• Keep the big picture perspective. Sometimes it's hard to see the forest for the trees. One woman described her 65-year marriage to a group of young people. She shared about seven years throughout the 65-year span that were really bad due to work conditions, children, lack of time together, the husband's out of town job for a couple of years, etc. In the end, she asked herself, “Would I really want to trade 58 good years for seven bad years?” The answer was a resounding "No!" All marriages experience trials and tough moments. Don’t trade years of history for a couple of bad months or tough years.

    • Make a plan for your marriage. Going into marriage without a plan is like playing a football game without memorizing the playbook. If you want to win, you'll have team meetings, set goals, learn and relearn skills, learn how to lead and follow, and share responsibilities. And, you both need a copy of the playbook.

    If you want a “til death do us part” marriage, you must learn the plays so you can execute them correctly and prepare to adapt in different situations. That takes time. When you understanding that there will be occasional setbacks, you can move toward the goal line and even score a few touchdowns. Teammates block for each other, throw the ball to one another, help each other up, and encourage perseverance when the going gets tough.

    It has been said that individuals win games, but teamwork wins championships. So, make it your goal to have a championship marriage.

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    Keys to Avoiding Empty Nest Divorce

    Why do some couples embrace the empty nest while others end up in divorce court?

    “There are lots of sides to the empty nest that are complicated,” says psychologist, Dr. Susan Hickman. “Many experience depression, feelings of sadness, anxiety, identity crisis and significant grief. I remember when our daughter loaded up the van and headed to Oregon. I sat on the curb and sobbed - I was inconsolable for several days.”

    There are various responses to the empty nest varies from couple to couple. Women and couples with an only child, however, seem to experience the loss more intensely.

    “A huge part of dealing with the transition to the empty nest comes down to how strongly a person identifies with their parenting role to the exclusion of their own self-identity,” Hickman shares. “When things come to an abrupt end, if all you have done for 18 years is focus on your child’s needs, many parents struggle to remember the kinds of things they enjoyed before children came into the picture.”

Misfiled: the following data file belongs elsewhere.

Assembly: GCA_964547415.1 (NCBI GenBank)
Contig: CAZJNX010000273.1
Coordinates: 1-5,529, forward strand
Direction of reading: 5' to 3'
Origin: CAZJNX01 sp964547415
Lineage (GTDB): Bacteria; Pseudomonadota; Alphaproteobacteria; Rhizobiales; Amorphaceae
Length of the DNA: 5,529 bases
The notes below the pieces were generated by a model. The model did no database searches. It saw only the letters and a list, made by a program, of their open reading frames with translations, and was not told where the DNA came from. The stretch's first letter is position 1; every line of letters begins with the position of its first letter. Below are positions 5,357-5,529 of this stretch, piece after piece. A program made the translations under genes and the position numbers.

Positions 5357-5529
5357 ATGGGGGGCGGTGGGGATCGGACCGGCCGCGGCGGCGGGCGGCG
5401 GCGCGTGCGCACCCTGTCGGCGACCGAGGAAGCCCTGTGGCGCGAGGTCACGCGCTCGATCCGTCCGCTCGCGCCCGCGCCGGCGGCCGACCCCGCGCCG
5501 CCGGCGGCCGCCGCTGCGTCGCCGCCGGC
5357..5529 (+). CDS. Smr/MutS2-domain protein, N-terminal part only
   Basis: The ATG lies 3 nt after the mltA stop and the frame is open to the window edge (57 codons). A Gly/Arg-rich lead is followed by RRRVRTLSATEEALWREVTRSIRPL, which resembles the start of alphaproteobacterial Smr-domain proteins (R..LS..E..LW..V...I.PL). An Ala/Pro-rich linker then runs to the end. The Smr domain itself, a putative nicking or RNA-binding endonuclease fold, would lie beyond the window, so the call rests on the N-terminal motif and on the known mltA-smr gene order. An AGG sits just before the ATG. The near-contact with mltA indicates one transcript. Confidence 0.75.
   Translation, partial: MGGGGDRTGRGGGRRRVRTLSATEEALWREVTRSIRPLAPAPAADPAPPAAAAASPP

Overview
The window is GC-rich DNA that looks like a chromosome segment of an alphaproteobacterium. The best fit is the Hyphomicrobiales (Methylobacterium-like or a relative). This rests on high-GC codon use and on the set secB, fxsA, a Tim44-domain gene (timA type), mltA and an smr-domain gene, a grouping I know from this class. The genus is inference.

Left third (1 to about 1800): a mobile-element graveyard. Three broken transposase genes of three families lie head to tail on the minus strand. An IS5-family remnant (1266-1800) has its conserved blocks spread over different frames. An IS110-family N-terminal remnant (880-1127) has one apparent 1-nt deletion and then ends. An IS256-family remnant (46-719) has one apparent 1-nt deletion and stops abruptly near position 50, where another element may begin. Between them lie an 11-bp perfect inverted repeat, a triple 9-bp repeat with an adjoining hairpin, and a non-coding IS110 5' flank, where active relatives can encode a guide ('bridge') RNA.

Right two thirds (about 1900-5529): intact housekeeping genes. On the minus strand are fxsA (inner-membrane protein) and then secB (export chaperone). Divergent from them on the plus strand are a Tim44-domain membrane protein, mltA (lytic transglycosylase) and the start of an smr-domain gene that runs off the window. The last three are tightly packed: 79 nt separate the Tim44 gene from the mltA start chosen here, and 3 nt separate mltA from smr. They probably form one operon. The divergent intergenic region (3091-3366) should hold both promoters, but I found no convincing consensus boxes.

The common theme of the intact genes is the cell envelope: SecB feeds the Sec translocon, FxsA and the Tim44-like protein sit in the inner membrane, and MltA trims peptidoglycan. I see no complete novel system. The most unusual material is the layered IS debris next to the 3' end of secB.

Additionally, it's normal for each person to experience the empty nest with differing emotions within the couple relationship. One person may openly grieve the loss. Others may throw themselves more into work or a project as a distraction. This has created significant conflict in many marriages.

    So what is the key to transitioning to the empty nest with your marriage strong and ready for the next phase of life?

    “First and foremost, avoid focusing on your children’s needs to the exclusion of your own needs and the needs of your marriage,” Hickman says. “Having children does not mean you give up your friends and the best interests of your marriage. When parents put children at the center of their world, they send the message that their children's needs trump everybody else’s needs in this community.”

    When your children are older, you may want to prepare for launching a new career when they launch. There's nothing wrong with taking a class or two, which in turn requires the kids to step up and help with chores and dinner preparation.

    Remember, you are modeling how to do marriage well. If it is always about the children and never about the relationship, what message are you sending your children?

    Anything you don’t cultivate will die. Children demand a lot, but you don’t want to ignore your marriage relationship. It is the foundation for a stable home which research shows children need to thrive. Many parents complain they can’t go anywhere because their children just keep calling them and driving them crazy. Hickman contends that parents train their children how to treat them. Setting clear boundaries and expectations is essential.

    “Preparing for the empty nest starts when your child is born,” Hickman asserts. “Your well-being and the well-being of your marriage are as important as the well-being of your child. Recognizing from the moment you find out you are pregnant that you have 18 years with this child, but you have the rest of your life with your spouse can help you cast a vision for keeping your marriage a priority.”